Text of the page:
ECON 3350: MONEY AND BANKING (4 credits)

The course covers the nature, evolution and functions of money; the role of depository institutions; the structure of financial markets; the principles of central banking; monetary theory; and the instruments of monetary policy. Also offered in Weekend College. Prerequisites: ECON 2620.

ECON 3460: GLOBAL FINANCIAL ISSUES (4 credits)

This course covers institutional and theoretical issues in international finance; foreign exchange markets, currency futures and options markets, balance of payments and international economic linkages. It also examines foreign exchange risk management, multinational finances and foreign investment analyses. Prerequisites: ECON 2250, 2610, 2620.

ECON 3480: INTERNATIONAL ECONOMICS (4 credits)

This course covers theory of international trade: why nations trade, gains from trade, comparative advantage, transfer costs, international factor movements, intra-industry trade, world trade and the American economy. Also examines practice of international trade, international trade relations, tariff and non-tariff trade barriers, U.S. trade policy, international trade problems of developing nations and international payment mechanisms. Also offered in Weekend College every other year. Prerequisites: ECON 2610, 2620.

ECON 3500: MANAGERIAL ECONOMICS (4 credits)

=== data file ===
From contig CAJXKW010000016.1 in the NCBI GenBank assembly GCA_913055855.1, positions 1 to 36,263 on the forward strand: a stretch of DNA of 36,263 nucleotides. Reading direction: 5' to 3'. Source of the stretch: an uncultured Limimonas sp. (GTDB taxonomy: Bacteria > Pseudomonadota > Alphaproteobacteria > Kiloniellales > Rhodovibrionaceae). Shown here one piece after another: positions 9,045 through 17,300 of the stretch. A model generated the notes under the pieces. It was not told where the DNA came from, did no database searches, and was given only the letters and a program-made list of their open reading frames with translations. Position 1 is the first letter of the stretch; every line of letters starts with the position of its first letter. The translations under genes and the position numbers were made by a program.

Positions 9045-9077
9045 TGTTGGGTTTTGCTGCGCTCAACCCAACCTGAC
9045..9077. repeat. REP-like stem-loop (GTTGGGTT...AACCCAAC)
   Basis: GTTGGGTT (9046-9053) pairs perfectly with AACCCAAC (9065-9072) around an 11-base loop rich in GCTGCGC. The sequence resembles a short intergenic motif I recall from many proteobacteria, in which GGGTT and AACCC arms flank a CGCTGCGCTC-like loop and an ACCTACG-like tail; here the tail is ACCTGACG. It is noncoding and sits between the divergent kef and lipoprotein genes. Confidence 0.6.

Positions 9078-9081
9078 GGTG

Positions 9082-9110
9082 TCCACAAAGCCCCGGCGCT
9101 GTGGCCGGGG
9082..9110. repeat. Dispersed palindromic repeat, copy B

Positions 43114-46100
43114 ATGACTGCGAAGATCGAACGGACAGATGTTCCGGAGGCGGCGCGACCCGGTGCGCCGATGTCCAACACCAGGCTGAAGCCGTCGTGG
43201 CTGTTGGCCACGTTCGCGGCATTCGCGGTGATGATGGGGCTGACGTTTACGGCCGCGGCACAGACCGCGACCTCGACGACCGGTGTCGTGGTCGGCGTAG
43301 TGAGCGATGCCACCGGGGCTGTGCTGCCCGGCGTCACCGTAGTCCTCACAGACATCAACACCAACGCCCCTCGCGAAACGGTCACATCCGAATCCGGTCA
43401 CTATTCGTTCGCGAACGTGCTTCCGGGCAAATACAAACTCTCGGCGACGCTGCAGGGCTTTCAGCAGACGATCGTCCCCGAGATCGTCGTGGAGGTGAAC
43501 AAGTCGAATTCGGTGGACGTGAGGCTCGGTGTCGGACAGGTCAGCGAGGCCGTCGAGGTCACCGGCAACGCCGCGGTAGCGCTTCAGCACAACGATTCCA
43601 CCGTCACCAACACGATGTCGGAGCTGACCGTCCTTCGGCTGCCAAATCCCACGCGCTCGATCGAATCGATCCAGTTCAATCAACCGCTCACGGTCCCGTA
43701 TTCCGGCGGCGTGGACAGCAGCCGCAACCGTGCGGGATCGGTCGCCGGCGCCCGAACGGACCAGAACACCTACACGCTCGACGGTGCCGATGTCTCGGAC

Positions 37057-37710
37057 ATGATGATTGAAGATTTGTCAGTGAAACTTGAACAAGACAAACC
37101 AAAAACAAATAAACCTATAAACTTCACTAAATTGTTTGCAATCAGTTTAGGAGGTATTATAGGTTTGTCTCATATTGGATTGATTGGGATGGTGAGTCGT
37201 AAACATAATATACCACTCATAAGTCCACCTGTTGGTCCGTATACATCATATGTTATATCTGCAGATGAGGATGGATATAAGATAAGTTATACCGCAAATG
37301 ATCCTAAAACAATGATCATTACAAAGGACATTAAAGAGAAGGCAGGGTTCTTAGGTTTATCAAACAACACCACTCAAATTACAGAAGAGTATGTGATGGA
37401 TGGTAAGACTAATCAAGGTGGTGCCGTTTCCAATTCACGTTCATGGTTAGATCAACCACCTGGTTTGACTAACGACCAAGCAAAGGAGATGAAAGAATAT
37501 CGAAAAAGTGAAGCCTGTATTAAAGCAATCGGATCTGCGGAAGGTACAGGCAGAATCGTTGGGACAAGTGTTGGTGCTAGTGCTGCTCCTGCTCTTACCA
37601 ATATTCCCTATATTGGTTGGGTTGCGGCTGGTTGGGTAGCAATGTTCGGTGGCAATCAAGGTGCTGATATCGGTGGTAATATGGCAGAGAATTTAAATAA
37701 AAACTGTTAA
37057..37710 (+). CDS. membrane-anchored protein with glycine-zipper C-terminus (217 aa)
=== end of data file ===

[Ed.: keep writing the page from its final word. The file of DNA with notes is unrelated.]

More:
The course covers the intermediate theory of the firm from the perspective of the manager; managerial decision problems; production technology; cost concepts; demand theory; pricing and output decisions; applications to selected problems. Prerequisites: ECON 2250, 2610, 2620; MATH 1070 or higher; or permission of instructor.

ECON 3650: INVESTMENT THEORY (4 credits)

The course is an introduction to the world of investment decision making and portfolio management. It also covers the general environment for the investment process; different portfolio and asset allocation approaches; and security valuation. Prerequisites: ECON 2620, MATH 1070 or higher. Prerequisites with concurrency:

ECON 4602 or 4604: INTERNSHIP (2 or 4 credits)

Structured out-of-class learning experience that takes place on or off campus and includes a substantial work component. An internship involves you in a particular profession in an exploratory way to test career interests and potential. To initiate an internship experience, you must meet with the internship coordinator in the Career Development Office. Prerequisites: Faculty sponsorship and approval by department chair.

Mathematics courses

MATH 1070: FINITE MATH ANALYSIS (4 credits)

This course involves elementary set theory; linear equations and matrices; linear programming; finite probability and statistics; and applications in managerial, biological and social sciences. Offered every semester. Also offered in Weekend College; meets every week. Prerequisites: High school higher algebra and appropriate level on mathematics/statistics placement assessment or ACT math score. MATH 1070 does not serve as a preparation for any other mathematics course.